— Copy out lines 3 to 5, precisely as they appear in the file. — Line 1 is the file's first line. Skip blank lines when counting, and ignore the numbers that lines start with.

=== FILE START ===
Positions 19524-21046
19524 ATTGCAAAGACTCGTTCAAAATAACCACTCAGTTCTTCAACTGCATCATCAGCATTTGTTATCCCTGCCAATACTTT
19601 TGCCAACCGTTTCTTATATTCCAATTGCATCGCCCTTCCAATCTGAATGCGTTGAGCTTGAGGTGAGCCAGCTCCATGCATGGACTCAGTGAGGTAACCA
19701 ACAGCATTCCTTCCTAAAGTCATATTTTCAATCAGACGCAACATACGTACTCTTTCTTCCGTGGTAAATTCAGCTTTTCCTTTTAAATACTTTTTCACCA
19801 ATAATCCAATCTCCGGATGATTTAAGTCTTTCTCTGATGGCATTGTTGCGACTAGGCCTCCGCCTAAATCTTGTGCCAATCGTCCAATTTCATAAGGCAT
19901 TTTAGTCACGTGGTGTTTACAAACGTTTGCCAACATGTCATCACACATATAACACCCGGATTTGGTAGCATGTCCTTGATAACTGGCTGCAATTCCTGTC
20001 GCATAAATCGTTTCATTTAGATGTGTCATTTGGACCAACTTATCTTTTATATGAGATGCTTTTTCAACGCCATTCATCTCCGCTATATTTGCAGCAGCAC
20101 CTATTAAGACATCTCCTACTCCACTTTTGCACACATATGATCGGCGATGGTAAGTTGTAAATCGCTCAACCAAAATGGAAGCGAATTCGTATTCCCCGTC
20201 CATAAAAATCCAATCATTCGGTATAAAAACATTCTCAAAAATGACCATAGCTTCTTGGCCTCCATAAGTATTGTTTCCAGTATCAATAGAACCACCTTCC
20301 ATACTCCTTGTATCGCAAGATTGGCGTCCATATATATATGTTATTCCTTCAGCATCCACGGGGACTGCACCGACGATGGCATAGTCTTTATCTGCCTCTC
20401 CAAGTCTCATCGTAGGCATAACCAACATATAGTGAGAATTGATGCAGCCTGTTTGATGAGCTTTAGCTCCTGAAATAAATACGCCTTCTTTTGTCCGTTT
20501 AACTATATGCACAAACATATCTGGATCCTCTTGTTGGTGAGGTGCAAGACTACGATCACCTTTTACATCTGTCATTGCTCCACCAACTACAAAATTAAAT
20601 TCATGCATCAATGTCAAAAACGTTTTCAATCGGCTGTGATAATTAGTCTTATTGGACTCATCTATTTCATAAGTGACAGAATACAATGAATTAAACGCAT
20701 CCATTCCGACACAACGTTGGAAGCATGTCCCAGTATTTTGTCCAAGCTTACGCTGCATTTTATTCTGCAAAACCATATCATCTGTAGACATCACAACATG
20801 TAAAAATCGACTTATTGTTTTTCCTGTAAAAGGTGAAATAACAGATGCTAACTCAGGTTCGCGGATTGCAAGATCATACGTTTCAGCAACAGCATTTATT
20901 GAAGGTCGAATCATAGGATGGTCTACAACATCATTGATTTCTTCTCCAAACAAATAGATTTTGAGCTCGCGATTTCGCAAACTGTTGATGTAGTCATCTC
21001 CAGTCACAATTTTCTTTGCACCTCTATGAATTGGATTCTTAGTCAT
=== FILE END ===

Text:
19601 TGCCAACCGTTTCTTATATTCCAATTGCATCGCCCTTCCAATCTGAATGCGTTGAGCTTGAGGTGAGCCAGCTCCATGCATGGACTCAGTGAGGTAACCA
19701 ACAGCATTCCTTCCTAAAGTCATATTTTCAATCAGACGCAACATACGTACTCTTTCTTCCGTGGTAAATTCAGCTTTTCCTTTTAAATACTTTTTCACCA
19801 ATAATCCAATCTCCGGATGATTTAAGTCTTTCTCTGATGGCATTGTTGCGACTAGGCCTCCGCCTAAATCTTGTGCCAATCGTCCAATTTCATAAGGCAT